She sighed. She signed.
Hades’ lips spread into a small smile. He took the pen back and capped it, then stood and offered her his hand. She stood as well, party dress dissolving into a pair of thick heavy overalls. She shook his hand.
“Welcome to the Underground, Miss Williams.”
Even in Persephone’s off season, Eurydice still found herself frequenting the speakeasy after hours. There was less warmth, less light, less energy in the summer without the Queen, but there was still music, there were still drinks, still a place where she could let her hair down and take a breather. She sat at her usual table and put her feet up, sipping her Gathering Storm and relaxing. She found it funny, how much she liked strong, dark drinks like this. The very things that she’d dreaded so Up Top. They were like faraway, long lost companions now.
The other noticeable difference during the summers was the relative lack of bodies in the bar; fewer folks turned out to imbibe when the goddess was away. Eurydice couldn’t understand why, but she’d never complained before and wasn’t about to start. It was noteworthy, though, for, like tonight, it made it far easier to notice and far more eye-catching when someone new showed up for the first time. Eurydice spied her as soon as she closed the door behind herself. It took her a moment to place the face, where she’d seen her before. Without that blue party dress, Eurydice almost didn’t recognize the girl from the train.
Eurydice kept a mildly interested eye on the girl. It had been what, only a few days, a few weeks since that train had arrived? The girl must’ve been clever -- or an alcoholic -- to have found the speakeasy out so soon. Eurydice couldn’t help but smile a little to herself watching the girl at the bar, confused by the unusual drinks. When she’d received her order and turned around, Eurydice caught her eye and beckoned her over to the table. Why the hell not? The girl made eye contact and froze, looking cautious, but after a moment came over and sat down.
“What’re you drinking?” Eurydice asked, conversationally, rolling the thin straw between her fingers. She figured probably no one had tried to talk to the girl since her arrival. Most workers don’t.
The new girl glanced at her own drink. It was a rich amber color, neat. “Golden Haze.” She sipped it, and looked thoughtful.
Eurydice held up her own glass slightly, half-empty. “Gathering Storm’s good, if you take ‘em strong.”
“Could go for a bourbon,” said the other, taking another sip. Eurydice chuckled, intrigued. She had an accent, this girl, not like English wasn’t her native, but like she was from somewhere so isolated they’d come up with their own version of it.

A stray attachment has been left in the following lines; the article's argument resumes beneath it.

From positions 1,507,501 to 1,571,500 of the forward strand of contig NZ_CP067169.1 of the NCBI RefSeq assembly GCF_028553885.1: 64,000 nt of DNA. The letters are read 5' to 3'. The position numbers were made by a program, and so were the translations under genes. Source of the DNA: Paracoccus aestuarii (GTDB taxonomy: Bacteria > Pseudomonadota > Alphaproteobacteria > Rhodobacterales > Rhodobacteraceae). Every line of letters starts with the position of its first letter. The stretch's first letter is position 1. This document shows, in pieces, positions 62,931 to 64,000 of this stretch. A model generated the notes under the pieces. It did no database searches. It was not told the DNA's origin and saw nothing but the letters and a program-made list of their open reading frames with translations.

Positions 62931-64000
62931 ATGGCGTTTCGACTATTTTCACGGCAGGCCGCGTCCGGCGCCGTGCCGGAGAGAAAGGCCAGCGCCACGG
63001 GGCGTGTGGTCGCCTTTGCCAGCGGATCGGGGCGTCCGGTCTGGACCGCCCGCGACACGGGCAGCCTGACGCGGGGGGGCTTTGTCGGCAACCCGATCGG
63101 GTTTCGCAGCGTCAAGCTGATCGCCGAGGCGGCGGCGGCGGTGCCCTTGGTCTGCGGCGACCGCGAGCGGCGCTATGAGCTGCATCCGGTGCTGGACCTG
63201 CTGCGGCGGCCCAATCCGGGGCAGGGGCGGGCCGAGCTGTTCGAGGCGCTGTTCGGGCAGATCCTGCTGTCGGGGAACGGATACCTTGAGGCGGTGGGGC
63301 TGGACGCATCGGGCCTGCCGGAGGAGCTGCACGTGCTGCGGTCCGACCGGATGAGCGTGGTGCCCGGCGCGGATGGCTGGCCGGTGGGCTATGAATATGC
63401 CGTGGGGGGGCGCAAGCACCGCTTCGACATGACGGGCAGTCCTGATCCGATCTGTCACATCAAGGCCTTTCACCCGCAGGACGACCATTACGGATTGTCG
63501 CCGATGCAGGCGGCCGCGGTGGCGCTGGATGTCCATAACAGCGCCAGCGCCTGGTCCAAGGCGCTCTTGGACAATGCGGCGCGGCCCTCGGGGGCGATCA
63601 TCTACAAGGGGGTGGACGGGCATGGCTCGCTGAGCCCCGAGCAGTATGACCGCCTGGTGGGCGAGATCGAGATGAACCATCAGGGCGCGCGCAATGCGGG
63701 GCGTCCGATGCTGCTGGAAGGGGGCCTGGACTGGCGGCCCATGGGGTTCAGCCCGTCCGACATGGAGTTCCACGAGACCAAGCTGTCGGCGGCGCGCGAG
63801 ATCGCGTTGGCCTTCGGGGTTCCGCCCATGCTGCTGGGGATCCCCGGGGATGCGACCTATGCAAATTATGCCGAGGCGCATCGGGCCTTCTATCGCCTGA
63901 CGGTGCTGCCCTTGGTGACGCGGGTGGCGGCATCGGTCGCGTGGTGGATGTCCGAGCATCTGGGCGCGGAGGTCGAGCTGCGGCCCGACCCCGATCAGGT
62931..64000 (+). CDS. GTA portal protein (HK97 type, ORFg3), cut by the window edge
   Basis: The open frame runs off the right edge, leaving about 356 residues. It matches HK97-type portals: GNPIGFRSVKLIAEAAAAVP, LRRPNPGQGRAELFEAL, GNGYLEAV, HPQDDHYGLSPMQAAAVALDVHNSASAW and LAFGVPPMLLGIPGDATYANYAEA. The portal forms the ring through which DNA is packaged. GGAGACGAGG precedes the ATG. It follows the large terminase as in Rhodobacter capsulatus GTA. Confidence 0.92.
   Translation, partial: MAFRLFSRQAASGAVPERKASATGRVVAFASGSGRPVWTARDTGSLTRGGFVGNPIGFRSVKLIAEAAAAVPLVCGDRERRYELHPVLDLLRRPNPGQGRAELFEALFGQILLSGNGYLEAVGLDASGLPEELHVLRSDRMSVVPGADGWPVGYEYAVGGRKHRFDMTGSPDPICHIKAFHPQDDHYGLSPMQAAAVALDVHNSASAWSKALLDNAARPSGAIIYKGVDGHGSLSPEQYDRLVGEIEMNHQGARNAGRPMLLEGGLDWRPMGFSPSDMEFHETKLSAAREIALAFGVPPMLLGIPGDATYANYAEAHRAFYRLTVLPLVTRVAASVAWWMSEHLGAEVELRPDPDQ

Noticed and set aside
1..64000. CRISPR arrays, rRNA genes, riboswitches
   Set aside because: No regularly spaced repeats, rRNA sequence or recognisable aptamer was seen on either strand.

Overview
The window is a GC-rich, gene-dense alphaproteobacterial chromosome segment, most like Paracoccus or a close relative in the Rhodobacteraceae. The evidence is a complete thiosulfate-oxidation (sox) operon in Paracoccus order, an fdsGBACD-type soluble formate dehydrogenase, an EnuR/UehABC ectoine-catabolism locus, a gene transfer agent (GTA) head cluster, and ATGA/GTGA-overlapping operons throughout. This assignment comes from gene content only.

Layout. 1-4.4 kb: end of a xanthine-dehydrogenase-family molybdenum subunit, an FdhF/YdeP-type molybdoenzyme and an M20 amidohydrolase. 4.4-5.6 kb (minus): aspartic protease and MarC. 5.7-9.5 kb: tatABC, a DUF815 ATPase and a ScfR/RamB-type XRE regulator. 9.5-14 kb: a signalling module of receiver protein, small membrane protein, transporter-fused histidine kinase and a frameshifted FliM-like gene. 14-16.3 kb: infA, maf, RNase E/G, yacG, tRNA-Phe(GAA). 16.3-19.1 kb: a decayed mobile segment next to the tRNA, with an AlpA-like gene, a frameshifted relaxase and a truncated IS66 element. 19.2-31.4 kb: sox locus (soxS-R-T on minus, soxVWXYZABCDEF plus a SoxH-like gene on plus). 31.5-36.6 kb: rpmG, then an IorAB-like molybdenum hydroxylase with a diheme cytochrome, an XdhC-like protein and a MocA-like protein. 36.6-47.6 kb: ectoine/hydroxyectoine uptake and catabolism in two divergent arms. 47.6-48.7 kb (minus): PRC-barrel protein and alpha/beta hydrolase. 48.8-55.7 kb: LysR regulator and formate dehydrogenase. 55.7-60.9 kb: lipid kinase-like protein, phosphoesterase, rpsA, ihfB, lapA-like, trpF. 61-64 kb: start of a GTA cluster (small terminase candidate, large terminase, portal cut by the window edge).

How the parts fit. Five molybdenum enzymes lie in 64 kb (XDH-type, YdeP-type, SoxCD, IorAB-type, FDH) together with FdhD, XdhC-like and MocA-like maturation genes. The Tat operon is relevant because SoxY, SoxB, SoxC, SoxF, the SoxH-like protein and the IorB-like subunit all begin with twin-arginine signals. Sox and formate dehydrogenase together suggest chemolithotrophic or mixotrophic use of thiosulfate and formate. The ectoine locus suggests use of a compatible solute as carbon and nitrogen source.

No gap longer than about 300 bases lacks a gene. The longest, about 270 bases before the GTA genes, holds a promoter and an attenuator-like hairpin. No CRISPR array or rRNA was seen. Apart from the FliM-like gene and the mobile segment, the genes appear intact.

“My kinda girl. Might be hard-pressed to find that here, though.” The girl frowned. Eurydice looked her over. She was pretty but not terribly unremarkable, yet Eurydice couldn’t put her finger on what about her felt so oddly familiar. Deciding she’d figure that out later, Eurydice set her drink down on the table and leaned forward, offering her hand. “I’m Eurydice. Do you remember your name?”
The girl looked back at her. “Remember?” she repeated, like it confused her. “‘Course. ‘M Laurey.” She set her own drink down and shook Eurydice’s hand.
“Laurey, huh?” Eurydice sat back. “It’s nice you remember. Hold onto it. It’s worse to forget.” Although, certainly, there were ways in which it would be easier here if she’d lost a few memories of her own.
Laurey seemed to consider this, looking back into her glass. Eurydice took stock of her. She wasn’t stick thin, like some new recruits often were -- she probably hadn’t come out of starvation. And she had clear strength; toned arms evident in her sleeveless uniform, and Eurydice could make out similarly defined muscles in her legs even under her overalls and boots. Possibly a laborer Up Top, too. Why, then, would she come here, of all places? Eurydice wondered. What could drive her here, if she were well-fed and employed?
Laurey sighed and rolled her head around slowly, like she was stretching. She looked over to the band, a gentle quartet playing some slow jazz tune. Eurydice could see in her eyes something nostalgic and sad, when Laurey looked at the guitar. Something she recognized.
“Mine played, too,” she said simply. Laurey glanced at her.
Eurydice swallowed, tapping her fingers on her glass. It was still sometimes tough to talk about, but it helped her to remember. Remember him for all their goods and their bads. “My lover. From Up Top. He played guitar too.”
Laurey pursed her lips and turned away, back to the band, making a face. Eurydice sank a little, feeling like she’d said The Wrong Thing.
“Wasn’t my lover,” Laurey muttered quietly after a beat.
“Said, ‘e wasn’t my lover.” Laurey still faced the band, but she spoke a little louder now, a little more assured. She sipped her Golden Haze. “Jist some braggin’, bowlegged…wish’t-he-had-a-sweetheart bum.”
Eurydice had to laugh at that. Laurey glanced at her. “And he played?”
“Oh, he played.” Laurey rolled her eyes, a hint of a smile playing on her lips. “Coul’n’ git ‘im t’ stop playin’.”
“I’ll drink to that,” Eurydice chuckled, holding up her glass. Laurey smirked and clinked her own against it.
“Who needs ‘im, anyway,” Laurey trailed off, drinking. She looked thoughtful again.
“Mm...who needs ‘em,” Eurydice agreed, albeit with slightly less conviction. Laurey didn’t seem to notice, or at least, didn’t seem to care. She stared at the band in quiet contemplation; Eurydice did the same. Perhaps it was too tentative, too early to say, but she feels like perhaps she’s finally made a friend down here. With any luck, maybe she’d be right.